PHA Adds Four Newly Accredited Centers of Comprehensive Care to its Network

PHA Adds Four Newly Accredited Centers of Comprehensive Care to its Network
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After demonstrating an ability to deliver top-shelf care to patients with pulmonary hypertension (PH), four sites have been added to the Pulmonary Hypertension Association’s (PHA) network of Centers of Comprehensive Care (CCC).

The newly accredited centers are the Cleveland Clinic in Ohio, Tufts Medical Center in Boston, Massachusetts, University of Nebraska Medical Center in Omaha, and National Jewish Health in Denver, Colorado.

The six-year-old accreditation program — part of PHA’s Pulmonary Hypertension Care Centers (PHCC) initiative — now has 80 medical centers in 32 states, including 59 adult and eight pediatric CCCs, plus 13 adult regional clinical programs (RCPs). RCPs are care providers qualified to diagnose PH and initiate first-line treatment, sometimes in collaboration with CCCs.

“We are thrilled to see the PHCC network continue to grow,” Elizabeth Joseloff, PhD, PHA vice president, quality care & Research, said in a press release. “This program is an important step toward providing quality care for PH patients and offering scientists and clinicians opportunities to advance clinical research.”

The goal of the PHCC initiative is to assure outstanding care in the PH field based on consensus guidelines.

PHA-accredited sites are eligible for participation in the PHA registry (PHAR), which collects data on PH patients (pulmonary arterial hypertension, pediatric PH due to developmental lung disease, and chronic thromboembolic PH) diagnosed and evaluated at the centers. Registry data is used to assess patient outcomes, and help scientists and health professionals better understand the disease, which could lead to new therapies and enhanced quality of care.

PHCC accreditation criteria are based on key measures of care, including the program’s overall commitment to patients, scope of services provided, and care teams’ expertise. The goal is to provide better information to patients and medical professionals, improve access to centers that have PH expertise, improve PH diagnosis and care, and increase opportunities for research and clinical collaboration.

According to the PHA, PH is estimated to affect about 25 million individuals worldwide. PHA’s ultimate goal is to extend and improve the lives of those affected by the disease.

“Each form of PH is different, so it is important for newly-diagnosed patients to find a PH specialist who can accurately find what is causing their PH, and develop a treatment plan that is right for that specific type of PH as soon as possible,” PHA says on its website. “Once in the care of a PH-treating healthcare team and on appropriate therapy, people with PH can live many years.”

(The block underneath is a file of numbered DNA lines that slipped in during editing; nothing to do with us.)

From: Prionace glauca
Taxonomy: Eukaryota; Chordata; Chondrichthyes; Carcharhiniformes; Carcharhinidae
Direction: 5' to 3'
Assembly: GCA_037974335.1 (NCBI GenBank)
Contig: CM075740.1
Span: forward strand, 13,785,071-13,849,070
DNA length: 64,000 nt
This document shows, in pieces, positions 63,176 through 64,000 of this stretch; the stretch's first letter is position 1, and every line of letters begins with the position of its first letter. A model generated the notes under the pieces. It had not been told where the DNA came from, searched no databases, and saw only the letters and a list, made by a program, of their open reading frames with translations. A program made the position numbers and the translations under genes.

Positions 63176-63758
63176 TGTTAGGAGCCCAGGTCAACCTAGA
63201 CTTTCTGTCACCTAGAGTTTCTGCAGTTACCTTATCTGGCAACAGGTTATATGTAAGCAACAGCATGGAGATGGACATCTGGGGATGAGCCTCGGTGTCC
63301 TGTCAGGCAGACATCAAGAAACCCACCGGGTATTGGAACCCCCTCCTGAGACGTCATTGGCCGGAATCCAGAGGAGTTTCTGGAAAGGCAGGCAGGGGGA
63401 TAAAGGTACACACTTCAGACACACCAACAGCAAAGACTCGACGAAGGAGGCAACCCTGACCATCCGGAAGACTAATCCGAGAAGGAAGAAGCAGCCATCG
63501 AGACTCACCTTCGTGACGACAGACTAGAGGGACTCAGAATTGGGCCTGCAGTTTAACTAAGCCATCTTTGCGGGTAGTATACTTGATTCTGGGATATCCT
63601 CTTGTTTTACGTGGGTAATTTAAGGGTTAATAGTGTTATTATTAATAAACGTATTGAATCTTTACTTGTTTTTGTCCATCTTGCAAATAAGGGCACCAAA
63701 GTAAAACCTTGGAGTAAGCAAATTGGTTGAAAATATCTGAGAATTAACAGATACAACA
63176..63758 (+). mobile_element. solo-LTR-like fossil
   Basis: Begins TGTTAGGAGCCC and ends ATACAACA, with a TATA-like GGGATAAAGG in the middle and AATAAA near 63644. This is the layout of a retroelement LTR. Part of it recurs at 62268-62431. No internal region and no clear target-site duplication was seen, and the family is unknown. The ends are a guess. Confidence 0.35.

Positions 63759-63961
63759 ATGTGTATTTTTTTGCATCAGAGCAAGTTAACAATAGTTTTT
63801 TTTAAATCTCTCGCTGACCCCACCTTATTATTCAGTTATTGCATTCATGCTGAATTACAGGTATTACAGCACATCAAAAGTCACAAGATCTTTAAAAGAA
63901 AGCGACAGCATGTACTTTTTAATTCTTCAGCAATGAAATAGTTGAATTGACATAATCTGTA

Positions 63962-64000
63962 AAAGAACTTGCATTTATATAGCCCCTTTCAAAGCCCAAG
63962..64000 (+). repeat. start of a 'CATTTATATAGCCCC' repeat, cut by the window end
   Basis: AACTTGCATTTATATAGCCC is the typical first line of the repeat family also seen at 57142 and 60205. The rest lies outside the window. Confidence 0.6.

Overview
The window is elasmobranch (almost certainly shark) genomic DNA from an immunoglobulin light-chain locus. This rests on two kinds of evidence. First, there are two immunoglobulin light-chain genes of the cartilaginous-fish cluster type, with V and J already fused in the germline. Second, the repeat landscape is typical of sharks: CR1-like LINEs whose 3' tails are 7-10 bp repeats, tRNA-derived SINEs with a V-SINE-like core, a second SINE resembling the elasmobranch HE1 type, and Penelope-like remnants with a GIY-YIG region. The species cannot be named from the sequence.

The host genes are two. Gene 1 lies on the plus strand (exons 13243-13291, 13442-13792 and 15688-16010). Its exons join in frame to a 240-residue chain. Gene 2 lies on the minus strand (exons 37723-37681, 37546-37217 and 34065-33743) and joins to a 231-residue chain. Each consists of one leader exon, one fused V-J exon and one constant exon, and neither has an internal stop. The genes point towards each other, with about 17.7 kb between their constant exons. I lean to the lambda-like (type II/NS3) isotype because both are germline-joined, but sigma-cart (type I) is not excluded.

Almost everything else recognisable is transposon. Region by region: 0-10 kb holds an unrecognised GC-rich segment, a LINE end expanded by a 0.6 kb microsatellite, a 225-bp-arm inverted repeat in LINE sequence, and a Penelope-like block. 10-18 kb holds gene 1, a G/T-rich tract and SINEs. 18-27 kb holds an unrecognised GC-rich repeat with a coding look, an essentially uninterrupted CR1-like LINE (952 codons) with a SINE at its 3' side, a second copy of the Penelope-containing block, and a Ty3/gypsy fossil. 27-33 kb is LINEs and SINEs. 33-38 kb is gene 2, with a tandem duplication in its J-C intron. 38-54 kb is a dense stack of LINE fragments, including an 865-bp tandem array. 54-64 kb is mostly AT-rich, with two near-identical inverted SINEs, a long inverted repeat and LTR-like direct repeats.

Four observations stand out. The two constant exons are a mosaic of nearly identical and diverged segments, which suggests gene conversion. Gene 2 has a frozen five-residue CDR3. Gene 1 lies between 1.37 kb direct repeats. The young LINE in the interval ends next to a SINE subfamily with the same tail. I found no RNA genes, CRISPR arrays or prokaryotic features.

Mary M. Chapman began her professional career at United Press International, running both print and broadcast desks. She then became a Michigan correspondent for what is now Bloomberg BNA, where she mainly covered the automotive industry plus legal, tax and regulatory issues. A member of the Automotive Press Association and one of a relatively small number of women on the car beat, Chapman has discussed the automotive industry multiple times of National Public Radio, and in 2014 was selected as an honorary judge at the prestigious Cobble Beach Concours d’Elegance. She has written for numerous national outlets including Time, People, Al-Jazeera America, Fortune, Daily Beast, MSN.com, Newsweek, The Detroit News and Detroit Free Press. The winner of the Society of Professional Journalists award for outstanding reporting, Chapman has had dozens of articles in The New York Times, including two on the coveted front page. She has completed a manuscript about centenarian car enthusiast Margaret Dunning, titled “Belle of the Concours.”
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Patrícia holds her PhD in Medical Microbiology and Infectious Diseases from the Leiden University Medical Center in Leiden, The Netherlands. She has studied Applied Biology at Universidade do Minho and was a postdoctoral research fellow at Instituto de Medicina Molecular in Lisbon, Portugal. Her work has been focused on molecular genetic traits of infectious agents such as viruses and parasites.
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Mary M. Chapman began her professional career at United Press International, running both print and broadcast desks. She then became a Michigan correspondent for what is now Bloomberg BNA, where she mainly covered the automotive industry plus legal, tax and regulatory issues. A member of the Automotive Press Association and one of a relatively small number of women on the car beat, Chapman has discussed the automotive industry multiple times of National Public Radio, and in 2014 was selected as an honorary judge at the prestigious Cobble Beach Concours d’Elegance. She has written for numerous national outlets including Time, People, Al-Jazeera America, Fortune, Daily Beast, MSN.com, Newsweek, The Detroit News and Detroit Free Press. The winner of the Society of Professional Journalists award for outstanding reporting, Chapman has had dozens of articles in The New York Times, including two on the coveted front page. She has completed a manuscript about centenarian car enthusiast Margaret Dunning, titled “Belle of the Concours.”
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